NCRI has identified a need to address critical academic attrition points during clinical training and researcher career pathways to ensure research remains a driver of better healthcare. NCRI is improving the training and retention of clinical academics and early career researchers, creating a research-ready workforce.
Training and retention of clinical trainees
Over 150 clinical trainees have successfully participated in the activity of the NCRI Groups since we established the trainee scheme in 2014. Several former trainees have gone on to join NCRI Groups as full members. They have contributed to developing clinical trials within their areas of expertise, becoming co-applicants on grants.
Dr Paul Nankivell, NCRI Head and Neck Group
Paul is a Senior Clinical Lecturer at the University of Birmingham and Consultant ENT/head and neck surgeon. As a trainee on the NCRI Head and Neck Group, he was able to meet many of the key researchers working on head and neck cancer and learn about the landscape of trials in the UK. He benefited from guidance and support from the group when developing his own trial idea.
Dr Jenny Seligmann, NCRI Colorectal Group
Jenny is Senior Lecturer and Consultant in Medical Oncology, University of Leeds. The NCRI trainee scheme was an important aspect of her development as a clinical trialist, building confidence to present trial ideas to the group. She was able to meet researchers in other specialities and has since developed a clinical trial with some colorectal surgeons whom she would not have met at the early career stage without the scheme.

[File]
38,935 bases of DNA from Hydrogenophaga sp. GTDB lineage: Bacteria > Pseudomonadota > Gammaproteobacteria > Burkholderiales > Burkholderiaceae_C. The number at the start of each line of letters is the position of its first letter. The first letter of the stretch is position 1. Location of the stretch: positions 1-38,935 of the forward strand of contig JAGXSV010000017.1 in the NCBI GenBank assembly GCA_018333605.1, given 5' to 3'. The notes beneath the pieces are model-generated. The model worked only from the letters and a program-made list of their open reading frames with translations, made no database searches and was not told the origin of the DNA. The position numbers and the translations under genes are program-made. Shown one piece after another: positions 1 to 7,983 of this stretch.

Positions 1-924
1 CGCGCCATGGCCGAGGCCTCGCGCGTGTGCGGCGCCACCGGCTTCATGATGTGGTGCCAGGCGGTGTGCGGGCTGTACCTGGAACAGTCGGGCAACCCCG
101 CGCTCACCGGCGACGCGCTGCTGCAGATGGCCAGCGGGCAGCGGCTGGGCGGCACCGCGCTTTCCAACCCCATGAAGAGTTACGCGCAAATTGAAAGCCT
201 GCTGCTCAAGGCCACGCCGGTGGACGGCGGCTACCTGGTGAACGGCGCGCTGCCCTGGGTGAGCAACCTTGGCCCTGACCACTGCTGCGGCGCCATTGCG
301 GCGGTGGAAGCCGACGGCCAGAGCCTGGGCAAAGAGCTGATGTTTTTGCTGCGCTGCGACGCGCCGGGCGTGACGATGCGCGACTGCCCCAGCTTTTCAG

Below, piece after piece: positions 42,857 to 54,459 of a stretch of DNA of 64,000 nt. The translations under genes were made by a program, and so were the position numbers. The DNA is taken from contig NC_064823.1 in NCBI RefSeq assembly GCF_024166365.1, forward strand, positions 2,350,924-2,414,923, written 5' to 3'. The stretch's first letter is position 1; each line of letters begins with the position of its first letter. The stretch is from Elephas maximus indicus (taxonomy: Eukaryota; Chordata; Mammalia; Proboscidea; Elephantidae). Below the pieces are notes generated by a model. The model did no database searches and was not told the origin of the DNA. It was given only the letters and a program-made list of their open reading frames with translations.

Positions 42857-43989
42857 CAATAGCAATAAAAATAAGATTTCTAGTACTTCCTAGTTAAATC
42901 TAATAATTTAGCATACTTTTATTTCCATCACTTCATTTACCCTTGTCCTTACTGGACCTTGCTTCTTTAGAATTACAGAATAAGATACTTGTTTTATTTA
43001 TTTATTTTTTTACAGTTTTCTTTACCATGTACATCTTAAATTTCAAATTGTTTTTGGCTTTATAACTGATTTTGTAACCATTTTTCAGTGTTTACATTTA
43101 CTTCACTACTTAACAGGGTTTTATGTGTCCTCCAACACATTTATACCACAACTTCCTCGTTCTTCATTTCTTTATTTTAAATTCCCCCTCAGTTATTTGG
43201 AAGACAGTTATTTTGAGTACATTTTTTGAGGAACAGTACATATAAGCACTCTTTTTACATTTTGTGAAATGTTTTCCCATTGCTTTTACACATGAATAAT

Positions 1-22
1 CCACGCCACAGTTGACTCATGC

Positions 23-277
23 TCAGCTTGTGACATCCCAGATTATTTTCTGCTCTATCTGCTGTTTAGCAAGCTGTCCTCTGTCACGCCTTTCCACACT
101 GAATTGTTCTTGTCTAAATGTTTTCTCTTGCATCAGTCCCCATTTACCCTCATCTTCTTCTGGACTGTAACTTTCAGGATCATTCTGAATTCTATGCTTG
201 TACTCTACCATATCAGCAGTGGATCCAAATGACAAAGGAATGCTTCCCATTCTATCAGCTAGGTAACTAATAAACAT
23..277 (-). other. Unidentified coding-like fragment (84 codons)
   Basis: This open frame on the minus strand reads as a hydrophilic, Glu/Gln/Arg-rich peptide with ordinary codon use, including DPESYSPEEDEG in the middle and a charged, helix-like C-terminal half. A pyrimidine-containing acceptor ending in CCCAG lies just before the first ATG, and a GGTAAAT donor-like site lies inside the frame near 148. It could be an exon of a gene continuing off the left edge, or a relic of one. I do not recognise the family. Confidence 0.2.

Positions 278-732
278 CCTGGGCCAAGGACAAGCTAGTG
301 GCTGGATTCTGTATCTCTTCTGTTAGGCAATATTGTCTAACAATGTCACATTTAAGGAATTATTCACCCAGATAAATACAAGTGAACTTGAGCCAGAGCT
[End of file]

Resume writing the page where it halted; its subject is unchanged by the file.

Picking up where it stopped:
Including basic and translational researchers
Building on the success of the existing trainee program, the scheme is now expanding to create an Early Career Researcher Forum. The forum will have the capacity to involve hundreds of early career researchers and support them to realise their aspiration to contribute to the progress of cancer research with a broad range of opportunities. This will include opportunities to build collaborative networks in their field of interest, whilst developing new skills and supporting career development through training, mentoring and events. There will also be opportunities to get involved with research through the NCRI Groups.
The new early career researcher scheme aims to increase inclusivity by appealing to basic and translational researchers, allied health professionals, and clinical trainees across all areas of cancer research. The scheme has been partially funded by a grant by the Wates Family Enterprise Trust and Wates Foundation.